Academic training options
Research prior to applying for competitive funding for a higher degree (MD or PhD) can be undertaken in a number of ways.
Some specialties allow small scale research projects to be undertaken during clinical training. Clinical fellowships may also allow for this. The third option is obtaining a pre-doctoral clinical lecturer post. However this predoctoral research may not be required, depending on how a degree is funded.
Studying for a higher degree
Study for a higher degree is a full time position, and can be undertaken prior to obtaining a national training number (NTN) or as out of program experience for research (OOPR).
There are, broadly speaking, two ways in which a higher degree can be arranged:
- As a clinical fellow employed on a pre-existing grant or
- Obtaining competitive funding for an individual academic training fellowship.
Clinical fellowships from existing grants are generally advertised in the BMJ or on university websites. These are generally associated with a specific project or study.
A range of bodies, such as Medical Research Council, Wellcome Trust and the Chief Scientist Office as well as specialty specific bodies fund individual fellowships. These are applied for as an individual, generally using pilot data generated by the individual or their proposed supervisor.
There are regular calls for applications from such bodies, but the need for preparation means that you should have identified a supervisor and worked with them to write the application prior to submission.
The Tooke report encouraged the option of taking one year OOPR for a research masters degree during the pre NTN years. Such degree courses are now becoming available, specifically structured for the needs of medical graduates, such as the M.Med.Sci degree at Edinburgh University. This offers a taster of research for those as yet uncertain of their career goals as well as useful research training.
Both these options involve being employed by a university on the clinical fellow scale.
Having acquired a higher degree, those who wish to continue in academia have several options. Post-doctoral clinical lectureships (see below) allow time for research and preparing grant applications for intermediate fellowships.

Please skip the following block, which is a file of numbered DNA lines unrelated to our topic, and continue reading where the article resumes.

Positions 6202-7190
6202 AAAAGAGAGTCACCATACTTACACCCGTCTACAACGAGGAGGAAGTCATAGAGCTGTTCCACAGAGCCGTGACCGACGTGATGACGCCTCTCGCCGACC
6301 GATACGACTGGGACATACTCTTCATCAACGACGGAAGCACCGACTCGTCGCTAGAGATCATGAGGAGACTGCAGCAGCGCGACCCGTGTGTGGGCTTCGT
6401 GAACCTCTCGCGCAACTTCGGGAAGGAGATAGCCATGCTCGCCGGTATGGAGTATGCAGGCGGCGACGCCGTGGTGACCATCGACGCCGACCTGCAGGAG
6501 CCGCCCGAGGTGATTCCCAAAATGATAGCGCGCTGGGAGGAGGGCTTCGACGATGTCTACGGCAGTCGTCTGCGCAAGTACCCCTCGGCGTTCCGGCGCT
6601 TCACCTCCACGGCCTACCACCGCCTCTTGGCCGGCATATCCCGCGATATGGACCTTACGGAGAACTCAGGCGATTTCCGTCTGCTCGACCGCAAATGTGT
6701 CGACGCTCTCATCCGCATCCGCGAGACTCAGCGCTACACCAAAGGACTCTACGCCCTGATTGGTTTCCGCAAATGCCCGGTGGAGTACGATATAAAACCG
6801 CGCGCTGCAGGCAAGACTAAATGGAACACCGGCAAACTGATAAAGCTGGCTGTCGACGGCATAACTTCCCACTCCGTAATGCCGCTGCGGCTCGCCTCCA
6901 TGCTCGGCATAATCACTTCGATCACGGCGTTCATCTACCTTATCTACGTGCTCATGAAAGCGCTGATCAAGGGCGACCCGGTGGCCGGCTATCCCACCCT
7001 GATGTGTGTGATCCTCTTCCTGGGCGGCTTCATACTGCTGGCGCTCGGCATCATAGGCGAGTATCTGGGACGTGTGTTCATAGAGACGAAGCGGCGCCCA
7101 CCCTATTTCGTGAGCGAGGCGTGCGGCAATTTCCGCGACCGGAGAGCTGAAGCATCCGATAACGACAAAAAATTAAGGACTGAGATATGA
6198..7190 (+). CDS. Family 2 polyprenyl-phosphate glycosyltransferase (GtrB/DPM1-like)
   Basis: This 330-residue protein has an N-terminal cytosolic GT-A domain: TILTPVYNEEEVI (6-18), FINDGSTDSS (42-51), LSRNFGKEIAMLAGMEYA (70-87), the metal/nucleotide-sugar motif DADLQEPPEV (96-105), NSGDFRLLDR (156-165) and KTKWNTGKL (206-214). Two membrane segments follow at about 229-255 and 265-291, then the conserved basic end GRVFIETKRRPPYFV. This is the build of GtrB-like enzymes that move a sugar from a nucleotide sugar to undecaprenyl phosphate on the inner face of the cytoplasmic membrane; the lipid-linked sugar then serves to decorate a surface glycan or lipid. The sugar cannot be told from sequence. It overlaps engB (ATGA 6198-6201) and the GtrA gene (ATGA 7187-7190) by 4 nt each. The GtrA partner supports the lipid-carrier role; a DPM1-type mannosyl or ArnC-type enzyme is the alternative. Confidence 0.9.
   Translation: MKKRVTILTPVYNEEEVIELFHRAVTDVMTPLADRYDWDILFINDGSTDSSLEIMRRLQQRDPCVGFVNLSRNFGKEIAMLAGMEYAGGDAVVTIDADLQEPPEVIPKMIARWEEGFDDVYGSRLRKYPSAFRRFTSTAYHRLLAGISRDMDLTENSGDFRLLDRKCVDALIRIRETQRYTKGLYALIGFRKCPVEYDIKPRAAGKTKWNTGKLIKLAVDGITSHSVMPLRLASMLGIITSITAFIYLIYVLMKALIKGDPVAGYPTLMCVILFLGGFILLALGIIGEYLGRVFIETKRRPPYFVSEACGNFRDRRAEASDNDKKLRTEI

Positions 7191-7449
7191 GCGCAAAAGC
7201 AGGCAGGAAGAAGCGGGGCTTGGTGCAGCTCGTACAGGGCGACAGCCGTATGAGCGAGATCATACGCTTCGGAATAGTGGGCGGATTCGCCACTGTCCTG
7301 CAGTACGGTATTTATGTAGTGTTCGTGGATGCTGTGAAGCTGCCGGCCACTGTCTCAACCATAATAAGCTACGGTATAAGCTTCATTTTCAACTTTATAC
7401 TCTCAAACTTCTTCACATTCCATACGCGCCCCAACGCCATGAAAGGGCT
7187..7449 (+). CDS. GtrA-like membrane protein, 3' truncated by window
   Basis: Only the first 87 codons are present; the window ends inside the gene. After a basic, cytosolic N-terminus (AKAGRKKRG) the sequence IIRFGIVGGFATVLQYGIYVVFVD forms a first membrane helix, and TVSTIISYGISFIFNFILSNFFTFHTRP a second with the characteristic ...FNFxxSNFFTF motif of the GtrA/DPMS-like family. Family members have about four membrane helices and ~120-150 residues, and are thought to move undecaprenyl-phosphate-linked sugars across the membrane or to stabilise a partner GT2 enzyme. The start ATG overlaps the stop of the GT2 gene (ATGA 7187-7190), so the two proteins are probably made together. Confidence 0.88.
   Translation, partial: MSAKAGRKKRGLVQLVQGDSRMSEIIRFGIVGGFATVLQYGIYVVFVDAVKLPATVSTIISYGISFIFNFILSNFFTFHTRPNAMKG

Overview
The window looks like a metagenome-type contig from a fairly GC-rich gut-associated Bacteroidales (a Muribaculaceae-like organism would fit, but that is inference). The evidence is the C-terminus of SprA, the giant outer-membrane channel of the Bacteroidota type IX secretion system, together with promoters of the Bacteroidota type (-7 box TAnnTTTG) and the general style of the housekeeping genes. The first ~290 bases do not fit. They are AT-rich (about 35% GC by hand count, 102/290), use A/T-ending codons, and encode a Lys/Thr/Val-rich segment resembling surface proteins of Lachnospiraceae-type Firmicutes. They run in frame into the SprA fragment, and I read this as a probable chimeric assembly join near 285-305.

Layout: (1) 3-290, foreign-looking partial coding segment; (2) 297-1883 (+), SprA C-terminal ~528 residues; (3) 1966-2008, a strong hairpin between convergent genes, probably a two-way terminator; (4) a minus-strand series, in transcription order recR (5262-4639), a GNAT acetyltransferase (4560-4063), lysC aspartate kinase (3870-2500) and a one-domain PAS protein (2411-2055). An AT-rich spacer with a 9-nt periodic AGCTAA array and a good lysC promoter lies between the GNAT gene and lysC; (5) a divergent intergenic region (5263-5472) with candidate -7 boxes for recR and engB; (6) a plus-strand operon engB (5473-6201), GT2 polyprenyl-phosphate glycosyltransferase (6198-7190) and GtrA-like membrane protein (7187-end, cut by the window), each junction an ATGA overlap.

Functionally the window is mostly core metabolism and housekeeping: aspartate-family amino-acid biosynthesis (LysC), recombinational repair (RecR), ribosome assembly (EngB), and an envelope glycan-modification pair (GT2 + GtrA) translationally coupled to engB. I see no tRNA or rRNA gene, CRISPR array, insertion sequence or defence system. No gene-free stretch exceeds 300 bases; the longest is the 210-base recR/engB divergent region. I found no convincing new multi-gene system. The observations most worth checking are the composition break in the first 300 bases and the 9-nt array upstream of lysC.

Sometimes referred to as clinician scientists, these posts are aimed at those who already hold a higher degree but usually have not yet attained a CCT. They are funded by a variety of sources, including MRC, medical charities, the Chief Scientist Office (CSO), NES or individual universities. They usually provide research expenses and salary for up to 4 or 5 years.
Clinical lectureships exist at the pre-doctoral and post-doctoral levels. Some schemes allow for run-through academic training combining pre and post-doctoral training periods, whereas others are applied for after obtaining a higher degree. Some of these posts are arranged under the auspices of the SCREDS scheme, others are pre-existing posts held by the universities. They are generally advertised once they fall vacant.
Advertised and appointed by universities, with the support of the relevant post-graduate dean, trainees would hold a substantive contract with the university and an appropriate honorary NHS contract. These posts are funded directly by the university or by NES. The posts funded by NES may have some tighter restrictions on time spent allocated to research than those funded by universities.
Unfortunately there is no one site or body through which universities are required to list vacancies for medical academic training posts in Scotland, nor a fixed timetable for recruitment. This can make it challenging for individual trainees to monitor possible vacancies to which they could apply.
Posts are often advertised in the following:
Moving between NHS and university employment
Unlike in England, all medical academic training posts at specialty level are university contracts. Academic trainees may be offered terms and conditions that are different to those offered by the junior doctor contract within the NHS, and we strongly advise any trainee offered a university contract to contact a BMA advisor on 0300 123 123 3.
There may be particular implications for contractual entitlements to sickness, maternity and paternity leave benefits. Although entitlements to sick leave, maternity leave and paternity leave within the NHS schemes are maintained on return to NHS work, providing the trainee holds an honorary NHS contract for the duration of the academic post, reciprocal arrangements are unlikely to apply to the period of university employment, with a significant impact on entitlements. There are also possible implications for pension arrangements.
Download our guidance on Transferring between NHS and university employment during training